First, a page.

Google Deceptively Mines Students’ Data, Despite Signing Agreement Not To

Google Deceptively Mines Students’ Data, Despite Signing Agreement Not To

A formal complaint has been filed against Google by the Electronic Frontier Foundation (EFF) and the Federal Trade Commission (FTC). The EFF and the FTC claim that Google has been actively mining data on the personal information of school children. This has caused many students and their parents to be concerned about their privacy when using Chromebooks provided by the school.

Although Google doesn’t make use of student data for targeted advertising, the EFF found that the “sync” feature of the Google Chrome web browser is turned on by default on Chromebooks that are used by many schools. With this feature, Google is able to track web searches and store them on its servers. Google keeps record of every website that is visited, every search term that is used, any result that is clicked on, any video that is watched and all saved passwords. Google does all of this without the permission of either the students or the parents.

These practices from Google are completely out of line with the Student Privacy Pledge that was signed by the company. This pledge represents a legally enforceable document which states that Google cannot collect, use or share the personal information of students, unless it is for legitimate educational purposes or if permission is provided from the parents.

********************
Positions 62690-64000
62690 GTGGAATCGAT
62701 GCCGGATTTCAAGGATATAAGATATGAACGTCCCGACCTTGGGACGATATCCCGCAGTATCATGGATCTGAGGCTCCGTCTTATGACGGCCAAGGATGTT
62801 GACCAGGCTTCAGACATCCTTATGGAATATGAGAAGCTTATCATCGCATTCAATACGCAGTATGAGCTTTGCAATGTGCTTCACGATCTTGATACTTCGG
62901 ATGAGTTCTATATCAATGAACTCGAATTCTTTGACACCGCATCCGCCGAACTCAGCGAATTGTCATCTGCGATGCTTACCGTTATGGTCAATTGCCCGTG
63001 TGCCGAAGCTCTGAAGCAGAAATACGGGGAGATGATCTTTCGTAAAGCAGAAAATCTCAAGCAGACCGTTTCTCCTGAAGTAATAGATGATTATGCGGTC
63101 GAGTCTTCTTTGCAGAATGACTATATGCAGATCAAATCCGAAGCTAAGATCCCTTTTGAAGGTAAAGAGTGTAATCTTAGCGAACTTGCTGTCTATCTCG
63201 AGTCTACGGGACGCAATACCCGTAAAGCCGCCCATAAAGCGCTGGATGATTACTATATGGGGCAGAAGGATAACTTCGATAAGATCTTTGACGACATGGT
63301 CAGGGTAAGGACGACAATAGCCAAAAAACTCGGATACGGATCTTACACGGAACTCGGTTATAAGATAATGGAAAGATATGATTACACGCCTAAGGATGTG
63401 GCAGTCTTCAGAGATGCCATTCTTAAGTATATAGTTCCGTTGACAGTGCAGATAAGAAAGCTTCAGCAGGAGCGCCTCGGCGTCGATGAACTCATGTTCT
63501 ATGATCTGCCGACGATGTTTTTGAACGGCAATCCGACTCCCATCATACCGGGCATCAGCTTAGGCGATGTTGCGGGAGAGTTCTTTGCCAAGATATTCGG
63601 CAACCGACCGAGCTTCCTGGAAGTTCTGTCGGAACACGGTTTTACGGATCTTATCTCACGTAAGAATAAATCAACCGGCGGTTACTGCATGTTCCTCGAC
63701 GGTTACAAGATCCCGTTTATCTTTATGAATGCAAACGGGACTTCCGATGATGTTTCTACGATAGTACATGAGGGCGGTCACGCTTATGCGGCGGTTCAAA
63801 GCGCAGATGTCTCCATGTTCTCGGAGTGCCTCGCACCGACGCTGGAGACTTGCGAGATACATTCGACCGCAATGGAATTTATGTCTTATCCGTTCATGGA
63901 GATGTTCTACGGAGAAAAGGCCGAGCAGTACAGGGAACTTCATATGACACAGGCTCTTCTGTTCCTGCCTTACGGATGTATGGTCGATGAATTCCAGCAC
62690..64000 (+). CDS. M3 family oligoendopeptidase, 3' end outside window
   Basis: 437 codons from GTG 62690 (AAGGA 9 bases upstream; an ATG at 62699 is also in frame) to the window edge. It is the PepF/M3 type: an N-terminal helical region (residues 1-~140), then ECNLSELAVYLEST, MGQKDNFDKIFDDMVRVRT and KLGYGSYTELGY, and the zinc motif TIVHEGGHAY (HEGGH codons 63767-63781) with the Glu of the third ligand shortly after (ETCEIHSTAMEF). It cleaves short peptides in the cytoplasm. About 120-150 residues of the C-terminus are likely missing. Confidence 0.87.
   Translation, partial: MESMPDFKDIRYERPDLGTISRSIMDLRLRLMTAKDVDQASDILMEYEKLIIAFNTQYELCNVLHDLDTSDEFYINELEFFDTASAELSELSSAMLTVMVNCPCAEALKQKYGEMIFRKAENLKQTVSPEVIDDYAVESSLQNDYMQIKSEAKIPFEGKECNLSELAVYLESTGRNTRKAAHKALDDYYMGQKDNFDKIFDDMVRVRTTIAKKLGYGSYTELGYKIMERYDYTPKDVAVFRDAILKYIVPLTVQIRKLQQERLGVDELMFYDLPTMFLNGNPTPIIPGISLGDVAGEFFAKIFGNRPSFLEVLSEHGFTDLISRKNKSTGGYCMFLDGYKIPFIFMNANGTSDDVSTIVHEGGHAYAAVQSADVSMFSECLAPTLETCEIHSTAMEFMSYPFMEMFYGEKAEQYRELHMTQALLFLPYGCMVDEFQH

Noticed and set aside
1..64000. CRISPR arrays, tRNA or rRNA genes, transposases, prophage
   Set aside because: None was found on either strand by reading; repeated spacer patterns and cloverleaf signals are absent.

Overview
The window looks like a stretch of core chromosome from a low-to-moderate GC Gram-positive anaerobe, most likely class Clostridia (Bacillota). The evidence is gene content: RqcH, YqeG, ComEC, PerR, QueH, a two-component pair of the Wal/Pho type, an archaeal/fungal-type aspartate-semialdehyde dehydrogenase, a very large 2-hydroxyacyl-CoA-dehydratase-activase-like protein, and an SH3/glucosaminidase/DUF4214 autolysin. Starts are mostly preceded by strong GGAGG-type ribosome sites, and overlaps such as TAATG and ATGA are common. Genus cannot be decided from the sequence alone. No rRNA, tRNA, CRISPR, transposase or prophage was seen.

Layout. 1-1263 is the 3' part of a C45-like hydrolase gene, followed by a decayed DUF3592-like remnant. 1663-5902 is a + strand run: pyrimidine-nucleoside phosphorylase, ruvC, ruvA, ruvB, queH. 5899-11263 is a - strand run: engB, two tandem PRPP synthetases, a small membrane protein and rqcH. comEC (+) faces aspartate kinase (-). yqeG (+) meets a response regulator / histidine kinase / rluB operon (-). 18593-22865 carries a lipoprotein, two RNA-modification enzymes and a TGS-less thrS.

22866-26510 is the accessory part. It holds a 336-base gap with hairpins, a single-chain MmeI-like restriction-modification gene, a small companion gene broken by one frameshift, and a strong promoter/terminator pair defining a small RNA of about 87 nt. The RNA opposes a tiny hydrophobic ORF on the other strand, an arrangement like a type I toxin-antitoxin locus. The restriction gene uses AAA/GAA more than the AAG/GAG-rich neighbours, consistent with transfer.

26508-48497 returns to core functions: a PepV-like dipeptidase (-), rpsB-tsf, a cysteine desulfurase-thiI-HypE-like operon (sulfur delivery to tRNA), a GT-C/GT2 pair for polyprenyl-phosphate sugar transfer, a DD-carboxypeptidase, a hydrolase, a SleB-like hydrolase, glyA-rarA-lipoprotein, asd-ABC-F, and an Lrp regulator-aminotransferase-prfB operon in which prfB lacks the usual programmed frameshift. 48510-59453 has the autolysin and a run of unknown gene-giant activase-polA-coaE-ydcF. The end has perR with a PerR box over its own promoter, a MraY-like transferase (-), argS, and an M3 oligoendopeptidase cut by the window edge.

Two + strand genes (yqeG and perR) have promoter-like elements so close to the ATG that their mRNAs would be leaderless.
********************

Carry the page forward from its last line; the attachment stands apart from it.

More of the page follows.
EFF Staff Attorney Nate Cardozo said, “Despite publicly promising not to, Google mines students’ browsing data and other information, and uses it for the company’s own purposes. Making such promises and failing to live up to them is a violation of FTC rules against unfair and deceptive business practices. Minors shouldn’t be tracked or used as guinea pigs, with their data treated as a profit center. If Google wants to use students’ data to improve Google products, then it needs to get express consent from parents.”

Google has stated that it will soon disable the “sync” function on the school Chromebooks. Although this is a good first step, it doesn’t do enough to correct the violations of the Student Privacy Pledge. Google has also been sharing this information with third party websites, which is another violation of the pledge.

EFF Staff Attorney Sophia Cope said, “We commend schools for bringing technology into the classroom. Chromebooks and Google Apps for Education have enormous benefits for teaching and preparing students for the future. But devices and cloud services used in schools must, without compromise or loopholes, protect student privacy. We are calling on the FTC to investigate Google’s conduct, stop the company from using student personal information for its own purposes, and order the company to destroy all information it has collected that’s not for educational purposes.”

Really, with all the spying and data collection that is conducted by Google, it’s not much of a surprise that the company would stoop to monitoring children as well. It just goes to show that whenever someone uses a Google product, they are probably being watched in some fashion.

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